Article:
,
Random
Epping

Qingbai wine ewer and basin

Gold pectoral

Goldhawk Road

St Margaret’s Church

Hawai’ian feather cape

South Wimbledon

The Portobello menu

Northfields

Croxley

Eclairs with fresh cream and raspberries

Limestone door ос

Newbury Park

High Barnet

Woodside Park

News from our friends
Into the future
Elizabeth II HAS REIGNED in a world moving swiftly through political shifts, cultural change and technological advances. Traditional institutions of law, religion and politics have suffered loss of ...
Elizabeth II (1952 - )
Princess Elizabeth Alexandra Mary was born at 17 Bruton Street, London on 21 April 1926. A happy childhood was spent with her parents, the Duke and Duchess of York, and younger sister Margaret Rose. ...
Edward VIII and George VI (1936 - 1952)
Edward VIII (1936) Edward, Prince of Wales, eldest son of George V and Queen Mary, was known to the family as 'David'. Charming and informal, he was a popular prince, touring Britain and the empire, ...
George V (1910 - 1936)
Edward vii's eldest son Albert died at the age of 28, and so it was his second son, George, who followed him as king. George had learned the navy's traditions of duty and. Blue-eyed, blunt, and ...
House of Windsor
When Queen Victoria died in 1901, she left three generations of heirs. They, it was expected, would reign as monarchs of the House of Saxe-Coburg-Gotha. In fact, the name survived only 16 years. In ...
Most Popular
Peter Paul Rubens (1577-1640), Isabella BrantThis famous portrait drawing is of Rubens’ first wife, ...
Waterloo suicidesFor centuries people have been committing or attempting...
The queen of vintage - Hilary ProctorThere's only one thing more fabulous than Hilary Pr...
The Blues and RoyalsIn 1969 The Royal Horse Guards (The Blues) were amalgam...
London Oratory (Brompton Road)The Congregation of the Oratory was founded in Rome by ...
London bridge (part twelve)After the opening in 1836 of London Bridge station, the...
Clocks and watches - Martyn Stamp"1970s watches are very popular right now, whereas...
Guy's Hospital ChapelThe benefaction by which Thomas Guy founded the well-kn...
Discussed
Advertisement
Debden

Debden takes its name from a natural location of the area and is recorded as Deppendana in the Domesday Book. It is derived from the Old English deb, 'deep' and den, 'valley' - which means simply 'the deep valley'. It was recorded as Depeden in 1227.The station was opened by the Great Eastern Railway as CHIGWELL ROAD on 24 April 1865, and re-named CHIGWELL LANE on 1 December 1865.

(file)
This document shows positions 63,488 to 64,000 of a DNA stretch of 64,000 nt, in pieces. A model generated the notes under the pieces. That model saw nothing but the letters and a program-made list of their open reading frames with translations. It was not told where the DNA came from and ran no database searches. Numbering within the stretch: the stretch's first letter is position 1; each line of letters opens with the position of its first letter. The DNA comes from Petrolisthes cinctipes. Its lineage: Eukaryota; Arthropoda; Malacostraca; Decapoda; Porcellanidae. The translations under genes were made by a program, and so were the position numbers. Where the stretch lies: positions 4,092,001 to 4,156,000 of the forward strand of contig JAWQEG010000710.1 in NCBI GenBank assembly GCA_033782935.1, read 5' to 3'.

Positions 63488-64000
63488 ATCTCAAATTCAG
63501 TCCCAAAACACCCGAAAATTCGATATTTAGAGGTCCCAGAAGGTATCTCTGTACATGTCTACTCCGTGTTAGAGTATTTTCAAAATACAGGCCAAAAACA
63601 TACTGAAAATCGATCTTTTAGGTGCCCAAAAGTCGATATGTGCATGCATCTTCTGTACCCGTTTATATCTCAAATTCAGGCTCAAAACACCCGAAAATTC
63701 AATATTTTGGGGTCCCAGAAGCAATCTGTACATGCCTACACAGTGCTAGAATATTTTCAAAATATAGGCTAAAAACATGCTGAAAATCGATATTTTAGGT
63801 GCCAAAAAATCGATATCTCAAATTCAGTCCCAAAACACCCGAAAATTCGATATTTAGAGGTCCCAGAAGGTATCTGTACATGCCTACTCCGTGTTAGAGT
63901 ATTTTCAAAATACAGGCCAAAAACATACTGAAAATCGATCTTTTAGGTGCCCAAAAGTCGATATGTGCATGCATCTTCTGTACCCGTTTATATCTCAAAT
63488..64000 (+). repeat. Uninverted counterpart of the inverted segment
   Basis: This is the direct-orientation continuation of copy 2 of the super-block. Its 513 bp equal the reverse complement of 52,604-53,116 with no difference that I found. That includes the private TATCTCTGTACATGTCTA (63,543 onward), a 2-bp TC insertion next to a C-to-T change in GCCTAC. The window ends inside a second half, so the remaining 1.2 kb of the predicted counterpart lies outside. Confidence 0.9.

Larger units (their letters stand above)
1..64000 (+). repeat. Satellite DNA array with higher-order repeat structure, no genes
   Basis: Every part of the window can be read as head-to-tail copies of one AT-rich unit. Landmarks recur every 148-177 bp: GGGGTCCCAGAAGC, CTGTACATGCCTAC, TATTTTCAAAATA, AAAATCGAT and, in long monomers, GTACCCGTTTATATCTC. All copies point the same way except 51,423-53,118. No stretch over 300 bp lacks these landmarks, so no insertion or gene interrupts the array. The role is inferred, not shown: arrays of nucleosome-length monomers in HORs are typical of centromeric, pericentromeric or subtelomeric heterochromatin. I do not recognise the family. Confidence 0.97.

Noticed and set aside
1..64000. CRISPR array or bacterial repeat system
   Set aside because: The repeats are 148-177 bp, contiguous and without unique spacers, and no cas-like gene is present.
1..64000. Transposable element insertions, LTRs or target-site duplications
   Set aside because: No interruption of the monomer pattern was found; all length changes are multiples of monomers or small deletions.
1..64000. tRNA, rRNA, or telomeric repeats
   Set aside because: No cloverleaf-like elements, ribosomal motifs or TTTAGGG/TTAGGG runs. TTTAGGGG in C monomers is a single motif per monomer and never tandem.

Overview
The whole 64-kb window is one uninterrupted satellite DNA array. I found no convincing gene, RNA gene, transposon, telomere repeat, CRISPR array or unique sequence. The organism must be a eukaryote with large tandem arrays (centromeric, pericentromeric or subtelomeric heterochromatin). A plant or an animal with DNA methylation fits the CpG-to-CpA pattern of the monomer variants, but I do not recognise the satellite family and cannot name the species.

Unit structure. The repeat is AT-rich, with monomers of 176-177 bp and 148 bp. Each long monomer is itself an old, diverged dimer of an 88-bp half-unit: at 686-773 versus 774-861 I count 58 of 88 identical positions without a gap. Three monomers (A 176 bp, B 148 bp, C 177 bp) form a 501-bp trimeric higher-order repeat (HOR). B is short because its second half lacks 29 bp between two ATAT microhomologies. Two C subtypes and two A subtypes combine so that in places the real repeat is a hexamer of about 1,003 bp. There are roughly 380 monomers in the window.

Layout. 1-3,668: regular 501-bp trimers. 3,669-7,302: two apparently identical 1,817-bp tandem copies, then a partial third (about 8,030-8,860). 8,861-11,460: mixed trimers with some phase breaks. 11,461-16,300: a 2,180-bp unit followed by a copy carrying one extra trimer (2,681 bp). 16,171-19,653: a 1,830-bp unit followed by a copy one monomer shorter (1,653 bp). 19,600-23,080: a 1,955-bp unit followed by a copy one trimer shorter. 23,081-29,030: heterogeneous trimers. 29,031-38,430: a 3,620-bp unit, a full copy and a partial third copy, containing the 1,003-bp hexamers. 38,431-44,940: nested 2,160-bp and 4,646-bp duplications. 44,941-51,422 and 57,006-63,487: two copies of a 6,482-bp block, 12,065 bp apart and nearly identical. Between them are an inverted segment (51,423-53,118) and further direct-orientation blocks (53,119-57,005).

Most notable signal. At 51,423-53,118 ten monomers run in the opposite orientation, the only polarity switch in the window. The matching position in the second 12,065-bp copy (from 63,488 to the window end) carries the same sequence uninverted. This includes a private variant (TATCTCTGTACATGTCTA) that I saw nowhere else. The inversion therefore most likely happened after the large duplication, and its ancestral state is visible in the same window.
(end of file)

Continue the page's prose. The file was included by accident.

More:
Dagenham Heathway

Dagenham Heathway - see Dagenham East. The Heathway as the name suggests takes its name from the road that runs to the north, through Dagenham to Becontree Heath.
Dagenham East

Dagenham East. The name Dagenham was originally recorded as Daccanhamm in 692 and is derived from the personal name of the Saxon Daecca and the Old English ham, 'a homestead' and means 'the home of Decca' and his family that once lived on a site here. It was recorded as Dakenham in 1254.
Croxley

Croxley. The name is derived from the Old English crocs, 'a clearing' and leah, 'a forest' - means 'the clearing in the forest'. It was recorded as Crokesleya in 1166 with variant spellings until 1750 when it was known as Crosley (Green).
Covent Garden

Covent Garden was originally the walled enclosure and garden belonging to the monks of Westminster Abbey, recorded in 1491 as Convent Garden (from Old French couvent), which stretched from Long Acre to the Strand. After the dissolution of the monasteries the site was claimed by the Crown and sold to the 1st Earl of Bedford in 1552 who had a house built here, while the 4th Earl had the area laid out as a residential quarter. Covent Garden was famous for its fruit market established in 1661, now moved to a site at Vauxhall in south London, and for its Royal Opera House, the third and present one on this site being built in 1858.
Colindale

Colindale was recorded as Collyndene in 1550. Collins Deepe in 1710 and probably should be associated with the family of a John Collin who once lived here. The 'Deep' must refer to the valley of the nearby Silk Stream (later changed to Dale, from the Old English dael, 'a valley'). Colindale, therefore, means 'the home of the Collins Family in the valley'.
Cockfosters

Cockfosters. This district of north London was recorded as Cockfosters in 1524 and although the origin of the name is uncertain, it is possible that it is derived from either the personal name of a family that once lived here, or a house recorded in 1613 on the edge of Enfield Chase and called Cockfosters. It is suggested that this was the residence of the chief forester (or cock forester), hence this rather unusual name which, until the arrival of the tube, was sometimes spelt as two words.
Clapham South

Clapham South - see Clapham Common. The name of NIGHTINGALE LANE was chosen first, but the station opened as CLAPHAM SOUTH on 13 September 1926.
Clapham North

Clapham North - see Clapham Common. The station was opened as CLAPHAM ROAD on 3 June 1900 and re-named CLAPHAM NORTH 13 September 1926.
Clapham Common

Clapham Common. There was an ancient village on the site of the present Clapham, recorded as Cloppaham c.880 and as Clopeham in the Domesday Book. The name is derived from the Old English clap, 'a hill' and ham, 'home' - this wording for hill usually refers to one on stubby ground. The Common was called Clapham Common in 1718 and the meaning of the word is a track of open land used in common by the inhabitants of the town.